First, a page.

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Veteran republican faces trial over McConville murder

By David Young

Published 05/06/2015

Ivor Bell outside court yesterday
Ivor Bell outside court yesterday
Jean McConville

The prosecution of a veteran republican accused of involvement in the murder of Jean McConville is set to proceed.

After a number of court extensions to consider their case, prosecutors had been given a final deadline of yesterday to indicate whether they would be pursing the case against Ivor Bell.

A lawyer for the Public Prosecution Service (PPS) ended mounting public uncertainty around the case when he told judge George Connor it would be proceeding.

"A decision has been taken to prosecute," the lawyer said.

Bell (78), from Ramoan Gardens in west Belfast, was arrested in March last year.

He is charged with aiding and abetting the murder of the widow, who was abducted from her home in west Belfast in 1972. He is further accused of IRA membership.

Bell, wearing a dark grey shirt, sat impassively in the dock of Belfast Magistrates Court during the short hearing.

Two of Mrs McConville's 10 children, Michael and Suzanna, watched the proceedings from the public gallery.

Part of the Crown's case against Bell is based on a tape police secured from an oral history archive collated by Boston College. The college interviewed a series of former paramilitaries on the understanding that their accounts would remain unpublished until after their deaths. But that undertaking was rendered meaningless when the PSNI won a court battle in the United States to secure the recordings.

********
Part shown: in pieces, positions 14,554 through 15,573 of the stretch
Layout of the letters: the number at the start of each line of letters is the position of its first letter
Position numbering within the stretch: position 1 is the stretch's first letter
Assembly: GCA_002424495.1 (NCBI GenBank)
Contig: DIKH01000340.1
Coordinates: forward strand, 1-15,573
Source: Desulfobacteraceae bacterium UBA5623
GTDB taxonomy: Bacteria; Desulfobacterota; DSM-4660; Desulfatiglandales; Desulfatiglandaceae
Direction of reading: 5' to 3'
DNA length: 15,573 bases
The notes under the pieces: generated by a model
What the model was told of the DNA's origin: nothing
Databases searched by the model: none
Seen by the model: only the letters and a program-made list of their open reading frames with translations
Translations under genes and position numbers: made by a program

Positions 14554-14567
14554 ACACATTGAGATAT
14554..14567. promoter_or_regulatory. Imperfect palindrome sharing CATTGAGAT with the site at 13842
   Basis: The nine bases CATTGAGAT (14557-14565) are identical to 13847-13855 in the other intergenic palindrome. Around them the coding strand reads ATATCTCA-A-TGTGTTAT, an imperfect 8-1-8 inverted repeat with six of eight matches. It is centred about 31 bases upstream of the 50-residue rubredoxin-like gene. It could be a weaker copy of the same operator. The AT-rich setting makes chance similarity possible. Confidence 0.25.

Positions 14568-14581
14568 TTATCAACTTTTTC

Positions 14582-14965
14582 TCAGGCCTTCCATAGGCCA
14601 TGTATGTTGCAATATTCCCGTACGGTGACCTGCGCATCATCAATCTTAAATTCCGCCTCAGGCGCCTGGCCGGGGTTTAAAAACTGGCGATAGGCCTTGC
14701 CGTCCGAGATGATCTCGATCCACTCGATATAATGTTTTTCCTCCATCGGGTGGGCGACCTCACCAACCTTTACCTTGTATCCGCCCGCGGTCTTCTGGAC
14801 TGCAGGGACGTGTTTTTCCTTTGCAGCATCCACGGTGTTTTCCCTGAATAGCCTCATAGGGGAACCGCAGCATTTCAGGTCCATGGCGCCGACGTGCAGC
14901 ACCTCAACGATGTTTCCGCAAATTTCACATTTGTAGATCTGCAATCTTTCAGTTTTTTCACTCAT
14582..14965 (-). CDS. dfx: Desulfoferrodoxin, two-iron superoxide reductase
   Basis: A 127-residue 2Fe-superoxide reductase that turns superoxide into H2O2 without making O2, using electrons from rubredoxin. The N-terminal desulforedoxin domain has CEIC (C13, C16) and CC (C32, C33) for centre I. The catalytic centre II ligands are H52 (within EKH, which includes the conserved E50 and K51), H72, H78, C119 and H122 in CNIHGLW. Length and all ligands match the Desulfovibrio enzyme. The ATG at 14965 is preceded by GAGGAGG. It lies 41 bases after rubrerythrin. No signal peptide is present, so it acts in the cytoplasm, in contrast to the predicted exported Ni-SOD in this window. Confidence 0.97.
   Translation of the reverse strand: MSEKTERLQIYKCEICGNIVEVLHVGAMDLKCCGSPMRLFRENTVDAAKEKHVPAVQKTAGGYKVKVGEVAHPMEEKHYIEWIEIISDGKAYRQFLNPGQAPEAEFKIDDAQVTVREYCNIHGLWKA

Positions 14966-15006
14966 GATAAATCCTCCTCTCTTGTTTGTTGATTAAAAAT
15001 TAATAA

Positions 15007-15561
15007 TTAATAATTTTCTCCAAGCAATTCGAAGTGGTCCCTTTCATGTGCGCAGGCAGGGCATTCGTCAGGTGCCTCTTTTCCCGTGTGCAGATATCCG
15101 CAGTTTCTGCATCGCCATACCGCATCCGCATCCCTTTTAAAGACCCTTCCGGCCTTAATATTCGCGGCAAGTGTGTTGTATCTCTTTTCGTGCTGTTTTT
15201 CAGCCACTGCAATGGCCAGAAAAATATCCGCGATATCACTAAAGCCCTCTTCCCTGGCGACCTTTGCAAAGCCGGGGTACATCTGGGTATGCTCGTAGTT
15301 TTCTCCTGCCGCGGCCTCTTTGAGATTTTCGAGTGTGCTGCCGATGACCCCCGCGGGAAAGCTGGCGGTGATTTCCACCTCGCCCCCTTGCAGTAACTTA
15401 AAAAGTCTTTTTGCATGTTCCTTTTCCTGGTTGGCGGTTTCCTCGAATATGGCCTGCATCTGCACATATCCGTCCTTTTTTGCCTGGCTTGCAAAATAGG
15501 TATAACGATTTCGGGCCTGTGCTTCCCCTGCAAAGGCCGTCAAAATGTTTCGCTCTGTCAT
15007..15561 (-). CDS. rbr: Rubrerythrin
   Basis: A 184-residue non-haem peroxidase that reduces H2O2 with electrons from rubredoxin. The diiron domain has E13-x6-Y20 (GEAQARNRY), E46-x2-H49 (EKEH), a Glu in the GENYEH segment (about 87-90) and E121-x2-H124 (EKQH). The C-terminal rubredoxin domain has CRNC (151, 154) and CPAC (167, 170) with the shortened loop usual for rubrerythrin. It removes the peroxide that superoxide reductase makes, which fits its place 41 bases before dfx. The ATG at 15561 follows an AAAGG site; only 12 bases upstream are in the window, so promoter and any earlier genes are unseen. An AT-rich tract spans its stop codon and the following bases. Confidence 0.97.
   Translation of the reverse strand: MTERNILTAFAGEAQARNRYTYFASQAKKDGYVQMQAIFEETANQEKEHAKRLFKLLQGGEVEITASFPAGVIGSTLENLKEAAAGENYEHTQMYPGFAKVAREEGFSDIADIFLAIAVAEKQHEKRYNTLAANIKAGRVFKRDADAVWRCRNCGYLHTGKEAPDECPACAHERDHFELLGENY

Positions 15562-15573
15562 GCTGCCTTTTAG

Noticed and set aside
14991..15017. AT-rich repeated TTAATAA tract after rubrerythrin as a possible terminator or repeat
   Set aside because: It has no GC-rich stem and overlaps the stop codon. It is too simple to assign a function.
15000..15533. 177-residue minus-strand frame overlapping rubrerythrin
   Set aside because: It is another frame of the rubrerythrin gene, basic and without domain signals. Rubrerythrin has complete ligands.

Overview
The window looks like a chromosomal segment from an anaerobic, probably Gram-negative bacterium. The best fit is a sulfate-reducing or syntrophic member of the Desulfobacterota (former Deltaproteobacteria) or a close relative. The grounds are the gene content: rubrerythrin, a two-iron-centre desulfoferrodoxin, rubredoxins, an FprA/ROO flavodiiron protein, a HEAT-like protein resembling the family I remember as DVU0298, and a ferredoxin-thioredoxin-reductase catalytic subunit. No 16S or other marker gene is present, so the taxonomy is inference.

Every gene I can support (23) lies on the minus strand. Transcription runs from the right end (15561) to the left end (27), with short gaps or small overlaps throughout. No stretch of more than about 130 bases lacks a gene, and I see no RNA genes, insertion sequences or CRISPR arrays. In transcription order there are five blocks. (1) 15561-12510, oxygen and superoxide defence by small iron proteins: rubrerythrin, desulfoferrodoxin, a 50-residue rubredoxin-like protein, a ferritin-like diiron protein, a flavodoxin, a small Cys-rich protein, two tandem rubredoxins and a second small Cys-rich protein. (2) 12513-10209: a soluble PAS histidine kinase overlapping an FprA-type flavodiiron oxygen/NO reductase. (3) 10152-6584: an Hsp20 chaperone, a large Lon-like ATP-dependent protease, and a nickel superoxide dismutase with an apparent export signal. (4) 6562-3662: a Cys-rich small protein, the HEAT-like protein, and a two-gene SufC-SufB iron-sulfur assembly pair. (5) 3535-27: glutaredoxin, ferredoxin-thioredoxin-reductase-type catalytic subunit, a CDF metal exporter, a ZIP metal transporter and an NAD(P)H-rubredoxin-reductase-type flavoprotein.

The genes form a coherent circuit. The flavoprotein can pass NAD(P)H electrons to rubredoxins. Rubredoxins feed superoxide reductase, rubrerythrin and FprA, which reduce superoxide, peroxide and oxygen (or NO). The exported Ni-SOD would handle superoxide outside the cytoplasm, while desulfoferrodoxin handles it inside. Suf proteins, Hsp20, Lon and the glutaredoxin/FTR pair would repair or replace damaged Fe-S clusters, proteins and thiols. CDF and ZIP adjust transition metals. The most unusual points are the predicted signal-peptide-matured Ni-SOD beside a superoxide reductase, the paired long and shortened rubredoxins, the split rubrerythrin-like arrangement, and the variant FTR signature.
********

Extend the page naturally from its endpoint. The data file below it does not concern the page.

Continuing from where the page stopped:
Detectives claim one of the interviews was given by Bell - a claim the defendant denies

Mother-of-10 Mrs McConville was dragged from her home in the Divis Flats by an IRA gang of up to 12 men and women after being accused of passing information to the British Army in Belfast - an allegation discredited by the Northern Ireland Police Ombudsman.

She was shot in the back of the head and buried 50 miles from her home.

The IRA did not admit to her murder until 1999, when information was passed to police in the Irish Republic.

She became one of the Disappeared, and it was not until August 2003 that her remains were found on Shelling Hill beach, Co Louth. No one has been convicted of her murder.

Sinn Fein president Gerry Adams was last year arrested and questioned as part of the police investigation into her death.

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